Carl Edwards will have a new crew chief this weekend with Chad Norris taking the reins for Bob Osborne at Indianapolis. Yes, Norris is making his Cup debut at a critical time for Edwards, who hasn’t won a race in 52 events and sits 46 points outside of the Chase Zone. Will a new crew chief ignite a spark on the No 99 team? Norris, who has been at Roush Fenway Racing since 2005, believes so. “We definitely do have a task in front of us with the great people that we have here at Roush Fenway Racing and with (team owner) Jack (Roush) and Ford and all the great sponsors we have and (general manager) Robbie Reiser,” Norris said on Sirius/XM NASCAR Radio. “We are going to get into this thing, we are just going to have to put our heads down and dig hard for these next six or seven races and go out and win some races and get all the points we can.”
5. The right choice
Austin Dillon announced before the Nationwide Series race that he will wait a year before making the move full time to the Sprint Cup Series. Yes, Dillon, 22, won the Camping World Truck Series title last year, but he has yet to run a full season of Nationwide Series competition. In his 26th start, Dillon won his first NNS race and is currently second in the points standings despite multiple sanctions by NASCAR. Still, a second full season in NNS running against a field peppered with Cup regulars never hurt anyone. Are you listening Danica?
6. Make or break
Despite all the changes to Earnhardt Ganassi Racing in the offseason, drivers Juan Pablo Montoya and Jamie McMurray are still struggling to get their programs rolling. Although McMurray is eight positions higher in points than he was a year ago, Montoya is four positions lower after the first 19 races. Still, both drivers have enjoyed success and disappointment at the Brickyard. Both drivers have won at the track – McMurray two years ago in the 400, Montoya in the 2000 Indy 500. If there’s an oval Montoya should win on, it would be Indy. He has an average qualifying effort of fifth. His best showing at the Brickyard in stock cars was his 2007 debut when he qualified on the front row and finished second. He’s led 202 laps at the track with his most dominant run coming in 2009 when Montoya led 116 circuits before he was busted with a speeding penalty on pit road and finished 11th. With new engines coming from Earnhardt Childress Racing (ECR), Sunday should offer an accurate picture of where this organization stands.
7. Taking chances
One year ago, pundits were contemplating who would replace Carl Edwards if he left Roush Fenway Racing. One year later, how the landscape has changed. Matt Kenseth is leaving. Ricky Stenhouse Jr. will take his place while Trevor Bayne jumps into a full-time Nationwide Series ride next year. Certainly, Stenhouse, the defending Nationwide champ, has paid his dues. Bayne, 21, has run a limited schedule but has shown promise with top-10 finishes at Las Vegas and Talladega on the Cup side this season and finished 14th or better in all five 2012 Nationwide starts with three top 10s and 74 laps led in four of those races. Next season, Bayne will have a solid effort behind him as he runs for the Nationwide title. What he does with the opportunity is up to him.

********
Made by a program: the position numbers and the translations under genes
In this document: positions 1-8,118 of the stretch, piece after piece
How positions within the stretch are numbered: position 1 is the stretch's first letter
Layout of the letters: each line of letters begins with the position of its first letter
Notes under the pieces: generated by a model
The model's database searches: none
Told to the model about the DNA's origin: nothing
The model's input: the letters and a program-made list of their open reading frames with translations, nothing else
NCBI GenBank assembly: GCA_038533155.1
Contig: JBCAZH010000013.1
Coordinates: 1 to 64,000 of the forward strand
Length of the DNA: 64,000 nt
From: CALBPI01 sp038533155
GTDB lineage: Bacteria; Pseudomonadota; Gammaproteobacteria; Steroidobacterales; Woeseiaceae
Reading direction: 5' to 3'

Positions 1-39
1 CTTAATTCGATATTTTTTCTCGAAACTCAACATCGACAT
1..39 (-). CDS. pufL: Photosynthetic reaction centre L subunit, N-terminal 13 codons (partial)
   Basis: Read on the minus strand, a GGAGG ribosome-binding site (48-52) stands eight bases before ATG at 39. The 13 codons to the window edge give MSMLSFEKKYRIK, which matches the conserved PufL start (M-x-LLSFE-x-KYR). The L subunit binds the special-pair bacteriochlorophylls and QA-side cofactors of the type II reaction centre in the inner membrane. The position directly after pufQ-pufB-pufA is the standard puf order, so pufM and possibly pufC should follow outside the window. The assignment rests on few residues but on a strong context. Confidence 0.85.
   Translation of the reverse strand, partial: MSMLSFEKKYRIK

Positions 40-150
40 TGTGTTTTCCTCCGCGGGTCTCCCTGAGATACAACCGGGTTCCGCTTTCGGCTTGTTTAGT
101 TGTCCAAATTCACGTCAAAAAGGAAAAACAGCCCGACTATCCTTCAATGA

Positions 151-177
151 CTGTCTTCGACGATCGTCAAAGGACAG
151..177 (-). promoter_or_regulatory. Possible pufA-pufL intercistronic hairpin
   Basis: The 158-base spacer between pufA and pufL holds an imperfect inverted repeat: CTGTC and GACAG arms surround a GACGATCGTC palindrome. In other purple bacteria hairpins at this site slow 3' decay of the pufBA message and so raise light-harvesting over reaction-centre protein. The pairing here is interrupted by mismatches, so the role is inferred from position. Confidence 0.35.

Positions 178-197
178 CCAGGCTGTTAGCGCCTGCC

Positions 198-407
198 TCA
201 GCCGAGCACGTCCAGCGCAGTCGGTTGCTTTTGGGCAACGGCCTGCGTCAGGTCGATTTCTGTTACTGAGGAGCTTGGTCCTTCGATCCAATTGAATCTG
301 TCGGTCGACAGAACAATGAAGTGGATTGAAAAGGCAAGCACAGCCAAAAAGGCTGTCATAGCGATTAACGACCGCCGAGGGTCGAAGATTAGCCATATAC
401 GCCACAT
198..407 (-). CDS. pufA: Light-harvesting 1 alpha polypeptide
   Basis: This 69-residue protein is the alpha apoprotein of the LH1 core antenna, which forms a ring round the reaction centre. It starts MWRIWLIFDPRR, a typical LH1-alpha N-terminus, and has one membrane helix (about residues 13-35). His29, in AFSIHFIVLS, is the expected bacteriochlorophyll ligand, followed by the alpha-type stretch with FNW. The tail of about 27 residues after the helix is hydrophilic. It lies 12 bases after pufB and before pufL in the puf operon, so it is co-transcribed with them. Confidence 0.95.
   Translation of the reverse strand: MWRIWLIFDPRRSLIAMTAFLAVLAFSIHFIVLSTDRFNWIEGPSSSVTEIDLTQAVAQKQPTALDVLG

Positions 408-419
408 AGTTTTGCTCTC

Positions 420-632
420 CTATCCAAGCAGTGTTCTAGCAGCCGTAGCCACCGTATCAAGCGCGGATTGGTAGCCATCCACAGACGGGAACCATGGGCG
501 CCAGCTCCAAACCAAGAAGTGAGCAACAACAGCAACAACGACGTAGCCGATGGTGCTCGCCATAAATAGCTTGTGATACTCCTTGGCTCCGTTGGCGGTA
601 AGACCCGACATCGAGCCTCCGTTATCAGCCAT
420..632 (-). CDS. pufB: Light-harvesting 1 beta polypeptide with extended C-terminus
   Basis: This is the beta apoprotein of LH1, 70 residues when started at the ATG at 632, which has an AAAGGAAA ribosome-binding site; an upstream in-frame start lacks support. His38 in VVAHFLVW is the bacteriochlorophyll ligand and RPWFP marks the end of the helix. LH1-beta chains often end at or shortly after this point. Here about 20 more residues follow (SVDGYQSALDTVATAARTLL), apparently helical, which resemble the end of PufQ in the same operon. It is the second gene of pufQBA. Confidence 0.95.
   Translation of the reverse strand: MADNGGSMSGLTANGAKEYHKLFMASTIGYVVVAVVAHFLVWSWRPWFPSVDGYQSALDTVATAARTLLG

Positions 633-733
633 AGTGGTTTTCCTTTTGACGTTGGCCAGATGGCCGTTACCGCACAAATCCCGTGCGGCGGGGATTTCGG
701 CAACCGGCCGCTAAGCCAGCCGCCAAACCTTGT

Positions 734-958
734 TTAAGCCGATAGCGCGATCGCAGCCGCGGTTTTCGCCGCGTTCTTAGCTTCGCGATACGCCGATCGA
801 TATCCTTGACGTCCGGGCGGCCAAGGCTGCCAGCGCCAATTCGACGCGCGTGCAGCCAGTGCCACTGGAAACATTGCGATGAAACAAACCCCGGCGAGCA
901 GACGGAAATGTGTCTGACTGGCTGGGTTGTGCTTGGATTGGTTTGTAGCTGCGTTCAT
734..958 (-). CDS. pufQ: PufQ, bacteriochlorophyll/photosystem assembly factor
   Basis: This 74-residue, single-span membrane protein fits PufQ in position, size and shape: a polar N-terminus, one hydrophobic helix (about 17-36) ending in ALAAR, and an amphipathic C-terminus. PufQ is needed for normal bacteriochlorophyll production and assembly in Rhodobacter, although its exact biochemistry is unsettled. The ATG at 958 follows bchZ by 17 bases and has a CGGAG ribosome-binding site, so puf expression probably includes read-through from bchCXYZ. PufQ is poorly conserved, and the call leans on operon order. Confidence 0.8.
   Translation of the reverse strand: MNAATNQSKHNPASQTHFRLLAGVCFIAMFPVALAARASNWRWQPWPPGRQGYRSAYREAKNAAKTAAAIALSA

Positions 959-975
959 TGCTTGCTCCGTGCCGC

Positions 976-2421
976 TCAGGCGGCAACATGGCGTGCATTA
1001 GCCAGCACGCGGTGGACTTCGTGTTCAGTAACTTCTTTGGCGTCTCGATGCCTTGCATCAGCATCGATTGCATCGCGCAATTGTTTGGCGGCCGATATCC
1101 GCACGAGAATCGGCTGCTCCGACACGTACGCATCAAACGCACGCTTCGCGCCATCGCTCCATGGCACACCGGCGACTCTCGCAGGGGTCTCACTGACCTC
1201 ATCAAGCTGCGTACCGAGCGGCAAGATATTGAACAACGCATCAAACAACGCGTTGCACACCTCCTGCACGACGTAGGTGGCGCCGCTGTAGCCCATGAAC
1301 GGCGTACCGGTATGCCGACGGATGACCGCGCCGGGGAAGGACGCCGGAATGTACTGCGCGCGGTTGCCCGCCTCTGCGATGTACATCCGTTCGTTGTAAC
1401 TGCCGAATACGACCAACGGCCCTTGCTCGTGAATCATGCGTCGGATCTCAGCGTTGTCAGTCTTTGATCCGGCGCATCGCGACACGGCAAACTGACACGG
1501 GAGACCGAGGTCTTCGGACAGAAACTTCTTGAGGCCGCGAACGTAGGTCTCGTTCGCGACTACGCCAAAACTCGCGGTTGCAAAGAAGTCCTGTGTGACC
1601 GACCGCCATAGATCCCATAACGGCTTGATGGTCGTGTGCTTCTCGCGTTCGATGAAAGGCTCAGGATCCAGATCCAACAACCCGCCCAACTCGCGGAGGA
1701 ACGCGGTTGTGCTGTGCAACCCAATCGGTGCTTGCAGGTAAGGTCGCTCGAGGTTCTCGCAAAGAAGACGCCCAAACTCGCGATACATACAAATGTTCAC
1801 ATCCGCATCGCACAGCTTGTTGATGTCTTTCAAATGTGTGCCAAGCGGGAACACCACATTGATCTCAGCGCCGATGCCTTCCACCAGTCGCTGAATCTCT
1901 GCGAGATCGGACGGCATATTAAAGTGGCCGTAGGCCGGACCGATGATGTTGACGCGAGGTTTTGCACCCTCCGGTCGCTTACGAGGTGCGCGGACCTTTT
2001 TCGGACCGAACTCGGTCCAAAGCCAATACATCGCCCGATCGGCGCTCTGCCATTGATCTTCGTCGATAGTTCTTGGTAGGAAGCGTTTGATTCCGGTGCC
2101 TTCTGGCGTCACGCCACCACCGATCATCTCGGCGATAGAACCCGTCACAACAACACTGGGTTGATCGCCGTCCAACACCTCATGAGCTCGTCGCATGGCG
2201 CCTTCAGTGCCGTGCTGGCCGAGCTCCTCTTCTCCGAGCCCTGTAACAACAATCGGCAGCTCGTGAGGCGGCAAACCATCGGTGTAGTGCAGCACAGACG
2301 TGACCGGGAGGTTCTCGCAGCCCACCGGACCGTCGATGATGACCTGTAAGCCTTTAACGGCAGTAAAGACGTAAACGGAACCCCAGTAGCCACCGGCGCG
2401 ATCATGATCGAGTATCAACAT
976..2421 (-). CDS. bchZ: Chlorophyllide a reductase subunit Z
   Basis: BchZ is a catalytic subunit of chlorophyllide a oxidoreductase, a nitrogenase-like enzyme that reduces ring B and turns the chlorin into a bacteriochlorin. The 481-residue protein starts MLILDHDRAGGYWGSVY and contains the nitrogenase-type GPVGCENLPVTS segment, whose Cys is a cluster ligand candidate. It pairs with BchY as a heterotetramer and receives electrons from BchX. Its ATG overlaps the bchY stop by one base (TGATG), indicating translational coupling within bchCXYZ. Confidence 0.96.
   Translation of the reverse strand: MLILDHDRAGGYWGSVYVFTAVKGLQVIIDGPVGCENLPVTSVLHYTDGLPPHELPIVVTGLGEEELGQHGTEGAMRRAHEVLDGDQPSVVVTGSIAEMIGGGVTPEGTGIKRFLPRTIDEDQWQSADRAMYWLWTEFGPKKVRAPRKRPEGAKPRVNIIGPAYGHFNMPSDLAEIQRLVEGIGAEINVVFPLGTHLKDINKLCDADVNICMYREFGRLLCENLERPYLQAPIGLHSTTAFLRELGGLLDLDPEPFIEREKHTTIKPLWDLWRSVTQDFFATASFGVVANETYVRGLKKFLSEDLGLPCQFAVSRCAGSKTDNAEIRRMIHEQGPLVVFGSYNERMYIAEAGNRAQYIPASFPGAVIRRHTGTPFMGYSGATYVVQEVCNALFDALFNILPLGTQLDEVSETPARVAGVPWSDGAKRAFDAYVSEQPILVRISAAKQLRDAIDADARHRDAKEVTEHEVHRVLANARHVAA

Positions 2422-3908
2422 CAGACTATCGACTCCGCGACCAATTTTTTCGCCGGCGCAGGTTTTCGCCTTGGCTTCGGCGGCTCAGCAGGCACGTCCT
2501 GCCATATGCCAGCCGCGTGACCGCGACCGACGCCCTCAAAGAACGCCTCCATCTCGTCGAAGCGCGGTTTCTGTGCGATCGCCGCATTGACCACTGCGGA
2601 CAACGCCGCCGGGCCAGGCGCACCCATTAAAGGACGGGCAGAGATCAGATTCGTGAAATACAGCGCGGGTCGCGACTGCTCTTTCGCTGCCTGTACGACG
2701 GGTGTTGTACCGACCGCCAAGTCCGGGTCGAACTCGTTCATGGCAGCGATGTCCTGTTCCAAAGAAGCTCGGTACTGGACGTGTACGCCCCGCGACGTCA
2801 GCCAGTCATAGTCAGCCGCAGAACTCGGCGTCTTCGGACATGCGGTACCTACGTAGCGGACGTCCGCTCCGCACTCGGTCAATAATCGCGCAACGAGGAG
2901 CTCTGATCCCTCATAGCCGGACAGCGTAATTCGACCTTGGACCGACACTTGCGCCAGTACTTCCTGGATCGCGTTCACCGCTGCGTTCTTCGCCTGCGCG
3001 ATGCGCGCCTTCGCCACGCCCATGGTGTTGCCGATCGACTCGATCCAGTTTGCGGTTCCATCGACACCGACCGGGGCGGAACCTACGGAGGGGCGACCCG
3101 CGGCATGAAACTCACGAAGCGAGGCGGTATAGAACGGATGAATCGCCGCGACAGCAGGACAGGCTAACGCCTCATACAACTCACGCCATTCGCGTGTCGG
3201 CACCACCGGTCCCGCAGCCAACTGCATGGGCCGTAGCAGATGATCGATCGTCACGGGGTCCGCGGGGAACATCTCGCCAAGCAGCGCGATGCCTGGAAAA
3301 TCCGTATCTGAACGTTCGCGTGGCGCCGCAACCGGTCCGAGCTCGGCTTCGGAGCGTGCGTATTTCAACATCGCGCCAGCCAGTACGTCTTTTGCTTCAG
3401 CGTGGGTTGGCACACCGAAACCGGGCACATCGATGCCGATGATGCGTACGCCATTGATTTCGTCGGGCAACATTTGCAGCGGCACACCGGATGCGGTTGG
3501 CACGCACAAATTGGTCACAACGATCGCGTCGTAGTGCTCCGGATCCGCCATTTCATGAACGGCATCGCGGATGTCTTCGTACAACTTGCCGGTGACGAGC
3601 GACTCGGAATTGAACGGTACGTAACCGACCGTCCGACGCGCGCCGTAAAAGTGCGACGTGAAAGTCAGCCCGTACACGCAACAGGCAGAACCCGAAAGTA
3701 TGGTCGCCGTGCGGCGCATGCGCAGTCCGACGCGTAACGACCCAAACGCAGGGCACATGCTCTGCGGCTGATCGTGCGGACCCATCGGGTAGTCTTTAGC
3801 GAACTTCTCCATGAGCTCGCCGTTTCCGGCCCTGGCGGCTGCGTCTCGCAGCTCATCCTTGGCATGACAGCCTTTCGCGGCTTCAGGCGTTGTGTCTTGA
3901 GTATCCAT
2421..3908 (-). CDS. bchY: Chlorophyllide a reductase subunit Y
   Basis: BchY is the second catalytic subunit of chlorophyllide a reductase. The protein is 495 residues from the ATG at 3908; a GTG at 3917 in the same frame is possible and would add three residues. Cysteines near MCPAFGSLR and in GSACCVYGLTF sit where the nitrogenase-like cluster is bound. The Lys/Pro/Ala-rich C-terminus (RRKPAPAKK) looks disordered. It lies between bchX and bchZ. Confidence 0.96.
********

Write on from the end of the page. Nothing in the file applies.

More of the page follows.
8. High road
Parker Kligerman must have been deflated after hearing that Ryan Blaney was jumping into the No. 22 Penske Racing Dodge for three Nationwide races later this year. Still, he made the most of the opportunity he had on Sunday at Chicagoland. He finished seventh – ahead of veteran teammate Sam Hornish Jr. – and raised his average Nationwide finish for the season to ninth. Kligerman, who turns 22 next month, is currently fifth in the Truck standings but, like any aspiring racer, hopes to move up the ranks. Following Sunday’s race, Kligerman was “disappointed” that he didn’t finish better but left on a high note. “Hopefully, I’ll get another shot in this car,” Kligerman said. “If not, it’s been a pleasure and honor.”
9. Generation Next
While NASCAR’s crop of up-and-coming drivers including Ryan Blaney, Kyle Larson and Chase Elliott have received a lot of attention of late, here’s three more winners (all on Saturday night) to consider for the short list: Ross Kenseth (yes, Matt’s son) won the Redbud 300 at Anderson (Ind.) Speedway in the ARCA/CRA Super Series. Jeb Burton (Ward’s son) won at the family’s home track of South Boston, leading 143 laps in a Late Model in the Wheelen 150. And Cale Conley earned his first victory in the K&N Pro Series East tour at his home track of Columbus (Ohio) Motor Speedway – leading all 150 laps. It was the fourth race of the season for the 20-year-old Vienna, W.V.-native and his 14th career start.
10. The 'Dinger
AJ Allmendinger’s “B” urine sample will be tested on Tuesday. The analysis should take between seven to eight hours. Allmendinger will have his own independent toxicologist present to review the results. Penske Racing expects to have the results back by Thursday. Regardless of the outcome, this should serve as a wake-up call for all competitors to perform the necessary due diligence with all ingested products as well as what to do when the phone rings and the Medical Review Officer is on the other line.